Thanks to the efforts in this field, a growing number of genes involved in DCM have been identified, and currently most panels cover 30–40 genes. Recently, many European centres have put their data together to create the first “Atlas of the clinical genetics of human Dilated Cardiomyopathy” [18].

Nowadays, the role of genetics is becoming more and more important in clinical practice. In fact, there is an increasing evidence that identifying a disease-causing variant may have important patient management implications in terms of severity of the disease, prognosis and survival rates. For example, McNair et al. reported that 1.7% of DCM families have SCN5A gene mutations linked to a strong arrhythmic pattern [19] and that Lamin A/C mutation carriers have a well-known risk of major ventricular arrhythmias/sudden death and conduction system abnormalities: this evidence may lead clinical cardiologist to consider ICD implantations in a cluster of patients that do not match the usual criteria indicated by the HF guidelines [20].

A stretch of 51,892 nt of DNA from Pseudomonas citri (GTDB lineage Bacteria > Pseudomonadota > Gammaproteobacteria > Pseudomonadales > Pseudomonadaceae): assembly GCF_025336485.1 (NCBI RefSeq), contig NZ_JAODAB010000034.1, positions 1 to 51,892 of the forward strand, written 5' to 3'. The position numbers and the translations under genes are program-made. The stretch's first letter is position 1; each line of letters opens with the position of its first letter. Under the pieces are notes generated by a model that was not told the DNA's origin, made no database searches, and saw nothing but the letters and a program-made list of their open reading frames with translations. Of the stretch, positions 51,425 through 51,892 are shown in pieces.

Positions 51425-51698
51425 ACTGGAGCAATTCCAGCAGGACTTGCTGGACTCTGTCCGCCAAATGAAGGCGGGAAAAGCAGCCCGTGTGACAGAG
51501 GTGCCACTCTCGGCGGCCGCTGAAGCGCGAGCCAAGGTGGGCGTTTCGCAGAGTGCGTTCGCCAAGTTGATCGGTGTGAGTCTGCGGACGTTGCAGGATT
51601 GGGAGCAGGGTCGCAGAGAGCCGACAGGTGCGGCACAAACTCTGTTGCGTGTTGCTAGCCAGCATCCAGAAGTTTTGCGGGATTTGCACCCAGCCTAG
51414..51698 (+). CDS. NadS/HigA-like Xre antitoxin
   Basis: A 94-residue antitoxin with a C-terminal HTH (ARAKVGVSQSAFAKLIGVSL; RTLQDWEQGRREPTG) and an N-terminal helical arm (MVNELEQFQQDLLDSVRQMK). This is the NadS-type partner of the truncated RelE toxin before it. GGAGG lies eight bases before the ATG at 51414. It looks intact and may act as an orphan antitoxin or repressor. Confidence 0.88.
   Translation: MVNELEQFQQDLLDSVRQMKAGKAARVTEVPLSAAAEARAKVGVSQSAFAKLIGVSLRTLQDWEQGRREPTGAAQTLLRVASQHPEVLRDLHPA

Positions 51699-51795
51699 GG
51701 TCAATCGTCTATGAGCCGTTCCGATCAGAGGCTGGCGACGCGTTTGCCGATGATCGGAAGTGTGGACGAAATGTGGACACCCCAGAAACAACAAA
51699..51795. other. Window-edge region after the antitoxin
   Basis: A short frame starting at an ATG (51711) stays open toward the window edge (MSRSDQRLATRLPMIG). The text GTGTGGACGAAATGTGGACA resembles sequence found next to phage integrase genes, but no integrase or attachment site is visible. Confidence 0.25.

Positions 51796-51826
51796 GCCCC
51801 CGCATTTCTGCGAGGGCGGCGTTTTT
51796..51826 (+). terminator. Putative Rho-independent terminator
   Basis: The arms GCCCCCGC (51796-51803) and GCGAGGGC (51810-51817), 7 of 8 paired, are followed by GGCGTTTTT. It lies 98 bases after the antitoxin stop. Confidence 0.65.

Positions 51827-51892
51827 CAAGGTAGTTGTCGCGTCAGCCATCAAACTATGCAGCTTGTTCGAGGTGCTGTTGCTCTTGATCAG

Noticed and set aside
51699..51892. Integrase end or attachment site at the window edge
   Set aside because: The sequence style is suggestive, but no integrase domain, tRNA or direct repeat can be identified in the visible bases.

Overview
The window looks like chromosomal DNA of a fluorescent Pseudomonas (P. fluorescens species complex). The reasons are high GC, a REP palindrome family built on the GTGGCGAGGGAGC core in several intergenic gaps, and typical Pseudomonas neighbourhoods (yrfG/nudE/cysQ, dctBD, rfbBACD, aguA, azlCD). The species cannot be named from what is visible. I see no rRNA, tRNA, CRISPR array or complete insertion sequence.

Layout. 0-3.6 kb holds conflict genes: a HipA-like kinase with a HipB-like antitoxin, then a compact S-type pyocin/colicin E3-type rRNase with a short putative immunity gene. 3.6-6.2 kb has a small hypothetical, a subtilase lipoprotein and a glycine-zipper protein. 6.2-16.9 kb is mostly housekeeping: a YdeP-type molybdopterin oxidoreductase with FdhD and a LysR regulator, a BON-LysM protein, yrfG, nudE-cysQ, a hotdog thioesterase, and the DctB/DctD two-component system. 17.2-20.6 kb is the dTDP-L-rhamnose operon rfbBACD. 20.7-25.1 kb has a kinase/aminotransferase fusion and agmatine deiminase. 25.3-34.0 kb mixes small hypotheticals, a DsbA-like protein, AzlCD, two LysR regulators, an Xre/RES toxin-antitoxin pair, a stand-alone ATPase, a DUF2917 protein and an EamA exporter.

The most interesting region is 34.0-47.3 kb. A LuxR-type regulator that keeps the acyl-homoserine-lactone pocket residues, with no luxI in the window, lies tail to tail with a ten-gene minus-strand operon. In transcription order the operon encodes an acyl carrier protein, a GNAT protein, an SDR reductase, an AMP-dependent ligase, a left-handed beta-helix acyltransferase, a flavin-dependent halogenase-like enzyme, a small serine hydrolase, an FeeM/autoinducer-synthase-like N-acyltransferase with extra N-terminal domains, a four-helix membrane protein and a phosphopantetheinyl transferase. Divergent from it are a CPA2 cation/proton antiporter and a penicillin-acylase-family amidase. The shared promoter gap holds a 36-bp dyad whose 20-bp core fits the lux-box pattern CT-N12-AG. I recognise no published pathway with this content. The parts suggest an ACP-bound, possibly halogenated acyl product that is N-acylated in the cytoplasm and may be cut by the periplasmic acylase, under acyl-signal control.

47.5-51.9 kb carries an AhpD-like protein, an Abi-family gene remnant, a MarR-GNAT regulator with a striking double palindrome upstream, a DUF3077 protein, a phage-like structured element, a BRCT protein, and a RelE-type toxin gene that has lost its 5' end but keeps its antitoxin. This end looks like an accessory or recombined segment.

Epidemiology of DCM is rapidly changing. Furthermore, genetic testing may identify asymptomatic carriers, which lead to redefine prevention strategies, sport recommendations and ICD implantation. Nevertheless, it may guide reproductive decision-making, which could further modify the incidence and prevalence of DCM in the future decades [21].


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Authors and Affiliations

  • Paola Naso
    • 1
  • Luca Falco
    • 1
  • Aldostefano Porcari
    • 1
  • Andrea Di Lenarda
    • 1
  • Gerardina Lardieri
    • 1
  1. 1.Cardiovascular DepartmentAzienda Sanitaria Universitaria Integrata, University of Trieste (ASUITS)TriesteItaly